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Safety reminders ahead of brutal Maine cold spell

State and federal officials remind Mainers how to avoid frostbite, hypothermia as low wind chills enter the state.

MAINE, USA — As Maine prepares to see wind chills as low as 30 degrees below zero on Tuesday, agencies in the state are reminding residents how to stay safe and avoid issues like frostbite and hypothermia. 

Warming centers will be opening in several Maine counties to help keep folks out of the cold. Those interested can visit the Maine Emergency Management Agency website to find a location near them by clicking here. They can also dial 211. 

MEMA public information officer Vanessa Corson said that when exposed to frigid temperatures and high winds, the body loses warmth faster than it can generate heat, which could lead to hypothermia.

Another concern is frostbite, which occurs when the skin is exposed to frigid temperatures, causing the tissues to freeze. 

"If you have to go outside, make sure you dress in layers. Have a good base layer on, and then make sure that your head, your fingers, and your feet are well insulated," Corson said. Corson encouraged all Mainers to spend limited time outside during these frigid days.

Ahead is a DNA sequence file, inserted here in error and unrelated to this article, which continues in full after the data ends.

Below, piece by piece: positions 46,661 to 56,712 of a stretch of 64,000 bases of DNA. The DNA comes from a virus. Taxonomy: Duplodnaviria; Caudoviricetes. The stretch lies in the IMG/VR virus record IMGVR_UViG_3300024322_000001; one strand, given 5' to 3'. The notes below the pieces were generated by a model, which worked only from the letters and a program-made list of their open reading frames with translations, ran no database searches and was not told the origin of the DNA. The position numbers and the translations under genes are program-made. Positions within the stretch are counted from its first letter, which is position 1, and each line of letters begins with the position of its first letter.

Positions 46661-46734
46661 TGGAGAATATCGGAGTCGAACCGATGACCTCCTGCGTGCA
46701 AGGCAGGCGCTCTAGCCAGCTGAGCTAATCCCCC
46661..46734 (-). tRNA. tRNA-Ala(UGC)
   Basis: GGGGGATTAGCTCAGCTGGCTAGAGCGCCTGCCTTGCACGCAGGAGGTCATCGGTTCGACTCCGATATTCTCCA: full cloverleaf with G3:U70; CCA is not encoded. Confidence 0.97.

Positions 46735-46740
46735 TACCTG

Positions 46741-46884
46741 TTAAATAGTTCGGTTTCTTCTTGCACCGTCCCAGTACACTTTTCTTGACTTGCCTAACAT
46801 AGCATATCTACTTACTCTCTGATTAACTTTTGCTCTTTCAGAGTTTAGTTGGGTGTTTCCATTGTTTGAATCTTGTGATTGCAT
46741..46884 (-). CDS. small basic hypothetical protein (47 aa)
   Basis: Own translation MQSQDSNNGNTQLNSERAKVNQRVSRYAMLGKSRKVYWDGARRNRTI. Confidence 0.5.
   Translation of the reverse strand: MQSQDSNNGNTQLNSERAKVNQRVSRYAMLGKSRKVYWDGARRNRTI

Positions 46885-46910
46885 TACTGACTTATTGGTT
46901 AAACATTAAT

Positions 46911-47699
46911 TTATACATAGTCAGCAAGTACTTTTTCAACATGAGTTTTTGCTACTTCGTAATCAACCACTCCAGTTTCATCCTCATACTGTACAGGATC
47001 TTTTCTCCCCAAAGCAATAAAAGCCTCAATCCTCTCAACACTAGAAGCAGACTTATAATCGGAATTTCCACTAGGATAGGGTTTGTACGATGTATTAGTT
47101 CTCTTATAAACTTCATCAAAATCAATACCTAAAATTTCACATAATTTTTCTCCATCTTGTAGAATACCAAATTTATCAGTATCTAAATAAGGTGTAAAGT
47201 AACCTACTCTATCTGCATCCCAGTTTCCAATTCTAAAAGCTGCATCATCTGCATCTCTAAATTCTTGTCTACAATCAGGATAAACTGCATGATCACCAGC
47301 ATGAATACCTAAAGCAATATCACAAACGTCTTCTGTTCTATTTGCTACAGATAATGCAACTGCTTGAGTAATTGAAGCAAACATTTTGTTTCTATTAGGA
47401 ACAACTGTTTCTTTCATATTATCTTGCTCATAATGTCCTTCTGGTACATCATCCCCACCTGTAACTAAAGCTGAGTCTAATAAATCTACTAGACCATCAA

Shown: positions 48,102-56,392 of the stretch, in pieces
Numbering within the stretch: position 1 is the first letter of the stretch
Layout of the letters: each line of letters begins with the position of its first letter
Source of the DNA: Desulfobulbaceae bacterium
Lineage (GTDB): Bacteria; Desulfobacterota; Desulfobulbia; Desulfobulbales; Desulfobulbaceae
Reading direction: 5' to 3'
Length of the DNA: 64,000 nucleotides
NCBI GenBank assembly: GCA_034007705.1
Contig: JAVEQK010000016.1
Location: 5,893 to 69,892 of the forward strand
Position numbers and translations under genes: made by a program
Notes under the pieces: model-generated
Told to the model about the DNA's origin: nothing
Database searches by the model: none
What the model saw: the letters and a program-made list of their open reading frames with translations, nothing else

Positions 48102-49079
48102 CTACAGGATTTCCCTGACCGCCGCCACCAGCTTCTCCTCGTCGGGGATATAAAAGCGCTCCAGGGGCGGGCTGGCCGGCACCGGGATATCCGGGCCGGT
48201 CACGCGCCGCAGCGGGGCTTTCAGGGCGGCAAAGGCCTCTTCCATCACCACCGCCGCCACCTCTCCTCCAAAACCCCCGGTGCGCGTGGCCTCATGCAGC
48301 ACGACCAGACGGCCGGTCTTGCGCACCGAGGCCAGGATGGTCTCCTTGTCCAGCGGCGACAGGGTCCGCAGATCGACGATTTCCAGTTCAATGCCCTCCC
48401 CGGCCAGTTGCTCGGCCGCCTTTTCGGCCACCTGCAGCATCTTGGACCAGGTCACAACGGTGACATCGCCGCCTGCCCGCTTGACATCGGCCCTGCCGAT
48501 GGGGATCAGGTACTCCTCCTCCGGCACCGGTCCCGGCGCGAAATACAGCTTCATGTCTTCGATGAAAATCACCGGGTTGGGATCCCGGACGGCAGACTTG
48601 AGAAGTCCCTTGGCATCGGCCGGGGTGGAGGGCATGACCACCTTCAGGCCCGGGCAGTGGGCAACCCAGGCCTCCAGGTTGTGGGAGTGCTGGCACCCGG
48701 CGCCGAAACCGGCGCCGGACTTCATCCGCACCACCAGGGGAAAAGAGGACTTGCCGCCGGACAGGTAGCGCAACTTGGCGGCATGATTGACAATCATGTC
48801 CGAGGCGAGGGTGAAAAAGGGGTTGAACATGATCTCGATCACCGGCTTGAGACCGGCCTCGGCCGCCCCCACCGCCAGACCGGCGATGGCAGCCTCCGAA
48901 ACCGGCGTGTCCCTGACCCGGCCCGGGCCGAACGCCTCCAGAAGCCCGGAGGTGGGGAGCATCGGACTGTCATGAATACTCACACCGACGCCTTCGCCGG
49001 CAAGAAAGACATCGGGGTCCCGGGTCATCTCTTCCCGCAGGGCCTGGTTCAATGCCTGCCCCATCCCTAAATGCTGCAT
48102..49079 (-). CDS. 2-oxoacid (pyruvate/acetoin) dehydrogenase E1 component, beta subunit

MEMA said people using alternate heat sources, like space heaters, need to check that their equipment is in proper working condition and installed correctly and must follow the manufacturer's guidelines. Heaters should be kept at least three feet from anything that can catch fire. 

The Maine Department of Inland Fisheries and Wildlife wants those going outside to know it's essential to dress in layers. Do not allow the skin to be exposed to cold temps, and even take breaks from the cold when possible.

"Heading inside, whether it's your ice shack, or your car, or some stop along the snowmobile trail, is a great way to deal with this extreme cold," said MDIFW spokesperson Mark Latti. 

Latti and Corson also urged Mainers to bring all pets inside. MEMA recommends household pets be outside no longer than it takes them to relieve themselves. 

As for livestock, MEMA recommends moving animals into a barn to limit exposure to the cold. 

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